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Angell enters the Hall

Fans not just of baseball or of baseball writing but of writing in general will be happy to hear that Roger Angell has won the Baseball Hall of Fame’s J.G. Taylor Spink Award. As New Yorker editor David Remnick notes in his post announcing the news, the recognition has come none too soon: Angell, ninety-three, has been writing on baseball for decades and seemed, perhaps because of his literary associations, overlooked in favor of famous beat-writer Cooperstown inductees like Red Smith and Ring Lardner.

The Summer Game, Angell’s first collection of baseball writing, was published in 1972 and contains essays dating to the 1962 season – including “The ‘Go’ Shouters,” one of several on the nascent New York Mets and their fans, whose ranks I was doomed to join. “The ‘Go’ Shouters” was the first thing from Angell I ever read, and it stands alongside “The Web of the Game” (recounting a Yale vs. St. John’s pitchers’ duel between future big leaguers -- and Mets -- Frank Viola and Ron Darling) and the palindromic-headlined “Not So, Boston” (how the 1986 Red Sox snatched defeat from the jaws of victory) as my favorites. The latter is collected in Season Ticket, for which Angell borrows a quote from Ted Williams to adorn the contents page: “Don’t you know how hard this all is?” Williams meant batting in particular and baseball in general, but it could also apply to writing well, not just about baseball but about anything.

Angell has made it look easy for many years – whether in his reviews or in his “Greetings, Friends” Christmas verse in the New Yorker or in his pieces on baseball – but his awareness of the effort required is apparent from the careful composition and the clarity of his prose, his respect for the work reflected in the thoughtful regard in which he holds his subjects. Maybe his even longer career as fiction editor at the New Yorker has had something to do with it? In any case, the magazine has posted links to a number of Angell’s baseball pieces here

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Delicious stuff from a distinctive writer. Football may have surged but there is no salvation outside of baseball. Pitchers and catchers is the annual call to life.  Springtime and hope rises again. Angell has the gift. But he has the game to show it. His description of the mathematics of the box score is but one of his innumberable gems.  The oncoming winter is endured for the breath of life of Spring that follows. It does not equal or come close to Paul's: "Rejoice always because Christ is risen", but somehow told better. Paul could have used better followers. The spring of resurrection and redemption  will come as baseball always does.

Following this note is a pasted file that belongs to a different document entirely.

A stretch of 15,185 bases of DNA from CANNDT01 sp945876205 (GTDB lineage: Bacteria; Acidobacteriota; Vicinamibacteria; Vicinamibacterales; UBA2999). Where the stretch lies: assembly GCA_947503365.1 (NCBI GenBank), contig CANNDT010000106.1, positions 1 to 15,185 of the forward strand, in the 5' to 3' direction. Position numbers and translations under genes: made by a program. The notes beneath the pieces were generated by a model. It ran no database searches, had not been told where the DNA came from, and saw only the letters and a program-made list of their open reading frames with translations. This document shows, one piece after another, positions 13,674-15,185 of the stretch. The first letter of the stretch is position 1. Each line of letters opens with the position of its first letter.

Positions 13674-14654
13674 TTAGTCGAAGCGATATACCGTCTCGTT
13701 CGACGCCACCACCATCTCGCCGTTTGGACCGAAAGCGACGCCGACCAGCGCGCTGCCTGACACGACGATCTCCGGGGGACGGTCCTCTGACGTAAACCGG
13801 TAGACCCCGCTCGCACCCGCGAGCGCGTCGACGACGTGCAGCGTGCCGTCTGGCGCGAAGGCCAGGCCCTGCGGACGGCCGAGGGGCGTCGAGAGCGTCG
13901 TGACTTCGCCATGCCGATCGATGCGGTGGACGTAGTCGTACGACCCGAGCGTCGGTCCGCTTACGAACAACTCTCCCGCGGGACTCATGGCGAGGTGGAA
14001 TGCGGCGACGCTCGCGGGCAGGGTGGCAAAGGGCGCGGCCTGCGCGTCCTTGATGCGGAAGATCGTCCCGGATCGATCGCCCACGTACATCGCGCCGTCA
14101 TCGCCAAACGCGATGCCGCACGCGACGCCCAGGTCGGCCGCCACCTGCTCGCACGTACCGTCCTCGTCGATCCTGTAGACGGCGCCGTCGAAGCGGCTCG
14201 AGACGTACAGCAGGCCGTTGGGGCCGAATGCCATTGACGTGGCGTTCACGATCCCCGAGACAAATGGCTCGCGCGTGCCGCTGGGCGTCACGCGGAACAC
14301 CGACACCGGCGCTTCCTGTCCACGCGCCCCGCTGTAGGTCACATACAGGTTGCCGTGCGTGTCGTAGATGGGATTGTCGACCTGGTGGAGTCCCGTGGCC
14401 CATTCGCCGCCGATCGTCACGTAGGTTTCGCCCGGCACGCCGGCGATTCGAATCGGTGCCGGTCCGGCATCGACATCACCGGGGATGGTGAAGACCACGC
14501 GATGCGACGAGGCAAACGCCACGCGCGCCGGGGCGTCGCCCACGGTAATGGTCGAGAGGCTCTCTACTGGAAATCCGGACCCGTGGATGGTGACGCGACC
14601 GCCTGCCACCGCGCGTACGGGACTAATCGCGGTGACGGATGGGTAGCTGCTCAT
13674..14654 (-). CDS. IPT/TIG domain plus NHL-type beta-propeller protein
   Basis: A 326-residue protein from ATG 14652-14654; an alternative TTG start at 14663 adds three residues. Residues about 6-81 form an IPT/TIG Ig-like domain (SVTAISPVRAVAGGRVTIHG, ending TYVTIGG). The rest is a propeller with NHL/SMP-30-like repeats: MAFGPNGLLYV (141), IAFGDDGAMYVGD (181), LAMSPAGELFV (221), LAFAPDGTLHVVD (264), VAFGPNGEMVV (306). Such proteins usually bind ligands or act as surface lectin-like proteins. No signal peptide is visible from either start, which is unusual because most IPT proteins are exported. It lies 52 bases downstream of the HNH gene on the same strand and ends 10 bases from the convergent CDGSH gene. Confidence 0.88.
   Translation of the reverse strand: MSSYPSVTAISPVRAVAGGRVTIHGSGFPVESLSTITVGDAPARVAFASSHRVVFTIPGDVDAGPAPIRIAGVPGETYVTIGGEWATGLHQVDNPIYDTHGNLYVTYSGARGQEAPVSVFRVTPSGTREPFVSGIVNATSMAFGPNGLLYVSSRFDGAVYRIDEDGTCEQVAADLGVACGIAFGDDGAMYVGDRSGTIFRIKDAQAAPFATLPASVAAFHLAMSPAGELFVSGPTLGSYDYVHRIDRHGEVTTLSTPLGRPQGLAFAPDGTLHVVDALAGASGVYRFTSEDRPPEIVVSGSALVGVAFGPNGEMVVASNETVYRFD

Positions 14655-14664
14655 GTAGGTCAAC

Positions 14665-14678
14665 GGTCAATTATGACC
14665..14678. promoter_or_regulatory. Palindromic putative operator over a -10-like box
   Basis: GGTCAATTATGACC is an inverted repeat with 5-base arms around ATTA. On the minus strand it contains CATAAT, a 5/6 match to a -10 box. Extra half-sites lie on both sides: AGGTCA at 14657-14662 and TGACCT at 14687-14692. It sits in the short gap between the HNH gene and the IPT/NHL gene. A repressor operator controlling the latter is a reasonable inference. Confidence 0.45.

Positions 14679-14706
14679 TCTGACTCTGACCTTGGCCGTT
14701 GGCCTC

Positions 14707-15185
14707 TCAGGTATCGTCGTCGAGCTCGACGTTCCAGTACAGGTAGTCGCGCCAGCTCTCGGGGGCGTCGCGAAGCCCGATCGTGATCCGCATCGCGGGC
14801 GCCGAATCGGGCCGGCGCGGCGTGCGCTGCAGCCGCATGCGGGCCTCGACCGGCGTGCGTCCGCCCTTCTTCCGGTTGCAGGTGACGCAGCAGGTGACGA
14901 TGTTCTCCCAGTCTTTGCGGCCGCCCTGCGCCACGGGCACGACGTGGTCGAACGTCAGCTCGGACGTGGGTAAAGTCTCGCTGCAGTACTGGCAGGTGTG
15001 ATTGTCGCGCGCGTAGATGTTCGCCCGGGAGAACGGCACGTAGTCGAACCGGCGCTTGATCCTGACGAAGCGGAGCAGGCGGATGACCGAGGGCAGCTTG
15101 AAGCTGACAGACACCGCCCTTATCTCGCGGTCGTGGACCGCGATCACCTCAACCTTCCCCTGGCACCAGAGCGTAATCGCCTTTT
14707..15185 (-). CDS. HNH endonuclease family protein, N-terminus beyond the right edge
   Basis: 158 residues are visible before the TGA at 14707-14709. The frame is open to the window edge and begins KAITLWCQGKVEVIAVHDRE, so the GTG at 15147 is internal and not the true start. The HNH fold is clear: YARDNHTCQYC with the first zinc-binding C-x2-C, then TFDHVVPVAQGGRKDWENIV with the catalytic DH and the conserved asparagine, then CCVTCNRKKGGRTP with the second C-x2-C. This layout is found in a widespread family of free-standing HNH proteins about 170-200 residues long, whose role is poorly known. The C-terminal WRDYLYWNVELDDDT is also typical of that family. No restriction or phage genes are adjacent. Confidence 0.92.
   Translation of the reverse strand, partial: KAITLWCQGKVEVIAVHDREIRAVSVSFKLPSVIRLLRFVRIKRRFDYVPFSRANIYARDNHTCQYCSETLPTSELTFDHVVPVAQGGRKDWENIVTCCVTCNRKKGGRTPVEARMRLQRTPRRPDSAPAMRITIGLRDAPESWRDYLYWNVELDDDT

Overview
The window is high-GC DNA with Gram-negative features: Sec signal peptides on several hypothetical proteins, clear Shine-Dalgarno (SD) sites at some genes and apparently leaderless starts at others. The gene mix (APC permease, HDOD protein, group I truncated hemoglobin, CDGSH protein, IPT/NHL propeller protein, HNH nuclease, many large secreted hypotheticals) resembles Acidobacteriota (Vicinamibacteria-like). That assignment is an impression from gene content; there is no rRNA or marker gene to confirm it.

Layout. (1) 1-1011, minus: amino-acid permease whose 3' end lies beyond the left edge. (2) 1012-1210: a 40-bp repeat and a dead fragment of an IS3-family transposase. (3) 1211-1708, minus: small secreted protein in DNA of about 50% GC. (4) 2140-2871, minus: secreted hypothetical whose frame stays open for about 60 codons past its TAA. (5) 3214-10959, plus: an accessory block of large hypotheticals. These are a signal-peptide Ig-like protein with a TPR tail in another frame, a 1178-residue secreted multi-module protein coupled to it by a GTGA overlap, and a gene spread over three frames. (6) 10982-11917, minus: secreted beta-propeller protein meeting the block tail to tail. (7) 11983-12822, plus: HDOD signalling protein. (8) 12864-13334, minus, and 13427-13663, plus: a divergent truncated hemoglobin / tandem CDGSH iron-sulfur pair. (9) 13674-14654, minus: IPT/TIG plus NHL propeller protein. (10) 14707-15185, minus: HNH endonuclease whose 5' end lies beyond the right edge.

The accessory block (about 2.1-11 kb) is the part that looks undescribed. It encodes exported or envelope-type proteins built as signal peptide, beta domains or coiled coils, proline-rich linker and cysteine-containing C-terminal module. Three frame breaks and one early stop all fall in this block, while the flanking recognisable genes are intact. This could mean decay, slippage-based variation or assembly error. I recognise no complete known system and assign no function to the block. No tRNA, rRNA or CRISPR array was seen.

A well-deserved tribute.  I used to love to read his summaries of a baseball season, published a month or two after the World Series, and to relive it all with him.  I especially remember how I savored his description of the (unfortunately) Los Angeles four-game sweep of the diabolical Yankees in the 1963 World Series, with the transcendent Sandy Koufax leading the forces of good on to victory--a triumph I was unable to follow up-close because I was studying in Rome, but which I was able to enjoy through Angell's description of that proof that there is a God. 

The most memorable line ever written by a sports writer. I was going to quote it from memory, but I decided I had better look it up. As it turned out, I could have quoted it from memory, but looking it up lets me include the preceding sentence. Angell  had been invited to inspect the then state-of-the-art Houston Astrodome. The eye he cast upon the new wonder of the world was somewhat baleful. Then came this:

"Later, after practice, I went out and walked around on the new surface, which has the consistency of an immense doormat. I dug down with my fingers and found the spine of one of the hidden foul-line-to-foul-line zippers that hold the new infield together; I had the sudden feeling that if I unzipped it, I might uncover the world's first plastic worm."

If I had ever accomplished a line like that I would have retired on the spot in the certain knowledge that I could never do more than I had just done.

Roger Angell is a classic.

So much is doubtful. But that Roger Angell is the baseball writer for the ages is beyond doubt.